Except JGB’s

All government bonds
Are under pressure today…
Except JGB’s

While markets are now anxiously awaiting the payroll report, a key underlying feature of markets this morning has been the virtual global rout in government bond markets. Yields are higher throughout Europe; with German bunds trading at their highest yields in almost three years while UK gilts are back to their highest yield since before the Brexit vote in June 2016. Of course, you are well aware of the ongoing rise in US yields, with the 10-year touching 2.80% yesterday and hovering just below there as I type. Which brings us to Japan, where JGB yields bucked the trend of rising yields. Of course, the reason is because the BOJ was actively intervening in the market overnight, buying JGB’s as part of their yield curve management program. So just when traders were thinking that even the BOJ was going to lean toward tighter monetary policy, the reality shows that there has been no such shift in view from Tokyo. This matters to our view of currencies because the widening yield premium of Treasuries over JGB’s has been enough to underpin USDJPY’s move higher by more than 0.5% this morning. This has been the biggest mover in the G10 space, although the dollar is firmer against all of its counterparts here. Perhaps what is most interesting about this market movement has been the sudden increase in articles describing all the reasons why the bond market rout may continue. By now I’m sure you all know that I believe yields around the world are going to rise, its just that I believe that US yields will be rising faster than others, and more importantly for the dollar, faster than currently priced by the market.

But at this point, all eyes are turning toward the US payroll report. Here are the current forecasts:

Nonfarm Payrolls 175K
Private Payrolls 172K
Manufacturing Payrolls 18K
Unemployment Rate 4.1%
Participation Rate 62.7%
Average Hourly Earnings (AHE) 0.3% (2.6% Y/Y)
Average Weekly Hours 34.5
Michigan Sentiment 95.0

This report includes benchmark revisions so can get a bit messy sometimes, but forecasts for revisions to 2017’s data have been quite small, just 95K in the NFP data for the entire year.

So what can we expect? Arguably there are only three potential outcomes here; weak, strong or as expected. In the event the forecasts are on the money, I would look for the recent market trends to continue. That means equities will remain beholden to earnings, bonds will continue to fall, and the dollar will probably give up some of its overnight gains. This would play into the idea that the market pricing for the Fed is on the money and therefore the dollar would have further to decline.

How about a weak report? Well, weakness in NFP, or perhaps more importantly for the Fed in AHE, would cause some serious recalibrating throughout the market. In fact, if the data was weak enough, say 125K for NFP or 2.3% for AHE, it would likely be enough to halt the bond market decline in its tracks. This would be the type of data signal that would get the doves on the Fed crowing (cooing?) again and force the bond bears to rethink how aggressive the Fed will be this year. And the dollar? Ugh, it would not fare well in this case, likely giving up all its overnight gains and then some. In fact, I would expect a weak report to send the euro to new highs for the move, breeching the 1.2550 level and beyond before the end of the day.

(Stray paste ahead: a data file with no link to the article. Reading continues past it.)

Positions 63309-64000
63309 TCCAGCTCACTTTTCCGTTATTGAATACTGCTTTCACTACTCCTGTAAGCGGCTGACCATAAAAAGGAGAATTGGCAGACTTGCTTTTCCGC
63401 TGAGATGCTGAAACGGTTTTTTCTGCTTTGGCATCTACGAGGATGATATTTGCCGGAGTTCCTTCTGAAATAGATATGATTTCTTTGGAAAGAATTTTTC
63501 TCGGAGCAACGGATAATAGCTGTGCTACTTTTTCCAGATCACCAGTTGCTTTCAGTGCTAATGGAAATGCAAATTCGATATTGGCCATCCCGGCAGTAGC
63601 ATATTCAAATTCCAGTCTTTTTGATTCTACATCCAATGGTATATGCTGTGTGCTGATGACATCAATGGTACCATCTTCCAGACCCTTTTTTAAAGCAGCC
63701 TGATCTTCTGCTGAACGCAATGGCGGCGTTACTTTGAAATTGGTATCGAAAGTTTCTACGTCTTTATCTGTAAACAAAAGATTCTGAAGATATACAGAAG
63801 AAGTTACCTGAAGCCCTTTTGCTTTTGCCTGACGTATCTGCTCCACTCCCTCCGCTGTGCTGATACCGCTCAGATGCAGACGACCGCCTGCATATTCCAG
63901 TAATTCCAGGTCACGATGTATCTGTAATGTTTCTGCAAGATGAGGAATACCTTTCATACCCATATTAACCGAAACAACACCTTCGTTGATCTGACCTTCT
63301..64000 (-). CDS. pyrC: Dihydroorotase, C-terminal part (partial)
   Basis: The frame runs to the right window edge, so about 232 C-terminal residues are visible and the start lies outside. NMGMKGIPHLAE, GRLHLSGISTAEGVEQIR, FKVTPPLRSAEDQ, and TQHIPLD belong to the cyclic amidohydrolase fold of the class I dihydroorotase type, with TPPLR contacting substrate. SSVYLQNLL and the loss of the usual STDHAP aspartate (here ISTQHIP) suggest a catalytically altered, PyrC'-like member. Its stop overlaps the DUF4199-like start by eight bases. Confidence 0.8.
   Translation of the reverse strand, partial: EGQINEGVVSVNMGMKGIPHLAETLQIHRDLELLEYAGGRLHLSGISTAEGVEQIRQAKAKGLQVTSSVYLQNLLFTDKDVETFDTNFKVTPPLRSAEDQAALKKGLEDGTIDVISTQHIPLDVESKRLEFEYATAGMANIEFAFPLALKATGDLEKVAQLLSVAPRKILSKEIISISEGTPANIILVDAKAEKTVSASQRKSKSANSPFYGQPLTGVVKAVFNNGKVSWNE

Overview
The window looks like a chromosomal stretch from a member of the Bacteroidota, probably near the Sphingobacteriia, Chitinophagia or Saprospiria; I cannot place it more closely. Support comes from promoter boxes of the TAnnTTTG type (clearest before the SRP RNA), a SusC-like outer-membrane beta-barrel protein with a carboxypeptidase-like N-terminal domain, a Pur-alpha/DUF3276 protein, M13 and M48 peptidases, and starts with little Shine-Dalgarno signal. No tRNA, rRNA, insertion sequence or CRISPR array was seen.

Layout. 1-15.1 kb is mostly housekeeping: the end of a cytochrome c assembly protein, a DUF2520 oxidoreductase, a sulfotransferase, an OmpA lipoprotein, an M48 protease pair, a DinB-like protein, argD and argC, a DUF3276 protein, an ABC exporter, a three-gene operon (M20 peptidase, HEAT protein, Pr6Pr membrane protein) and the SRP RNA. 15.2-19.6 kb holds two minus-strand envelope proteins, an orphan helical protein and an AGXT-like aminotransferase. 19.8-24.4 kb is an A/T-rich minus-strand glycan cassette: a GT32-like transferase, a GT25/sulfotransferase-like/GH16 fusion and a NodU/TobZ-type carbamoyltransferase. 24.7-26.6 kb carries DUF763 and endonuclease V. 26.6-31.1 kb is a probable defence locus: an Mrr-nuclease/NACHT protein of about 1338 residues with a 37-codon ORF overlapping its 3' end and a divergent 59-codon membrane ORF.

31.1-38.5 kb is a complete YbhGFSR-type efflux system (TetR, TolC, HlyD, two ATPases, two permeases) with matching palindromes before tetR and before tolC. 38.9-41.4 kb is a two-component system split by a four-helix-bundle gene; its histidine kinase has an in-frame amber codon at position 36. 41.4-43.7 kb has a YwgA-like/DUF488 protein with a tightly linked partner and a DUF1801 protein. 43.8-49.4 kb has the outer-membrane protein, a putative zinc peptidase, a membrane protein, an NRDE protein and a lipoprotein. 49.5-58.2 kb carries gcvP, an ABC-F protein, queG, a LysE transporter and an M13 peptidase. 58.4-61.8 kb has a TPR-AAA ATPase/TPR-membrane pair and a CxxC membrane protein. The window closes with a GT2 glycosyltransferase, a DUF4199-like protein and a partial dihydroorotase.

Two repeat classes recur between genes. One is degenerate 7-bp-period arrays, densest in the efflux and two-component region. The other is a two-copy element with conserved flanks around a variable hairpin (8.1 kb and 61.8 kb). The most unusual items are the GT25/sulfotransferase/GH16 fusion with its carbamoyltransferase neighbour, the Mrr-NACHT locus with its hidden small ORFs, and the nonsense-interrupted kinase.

Finally, what if the data is strong? NFP above 200K or a decline in the Unemployment rate to 4.0%, or even more interestingly for the Fed, AHE jumping to 2.9%, would play to the bond and stock bears and the dollar bulls. Remember, bond market momentum is already strongly toward a sell-off, and this would exacerbate that trend. At the same time, while US equity markets have spent the past two sessions little changed, equity markets around the world have been under consistent pressure alongside their bond markets. A strong report here and the ensuing bond market sell-off would likely undermine the stock market as well. As to the dollar, this would be nirvana. Positioning in the dollar is extremely short according to futures market indicators and those positions have been broadly profitable to date. However, strength in this report, especially with a new Fed chair coming in, will likely result in a bout of profit-taking at the very least, and I think we could see the dollar close the week far stronger than it started.

And that’s really it for the session. My sense is that strength is in our future and that we are going to see the bond market sell-off continue along with equity market declines and a stronger dollar. Will this be enough to change the trend by itself? Not likely. But it will be one more piece of evidence that the trend is going to change.

Good luck and good weekend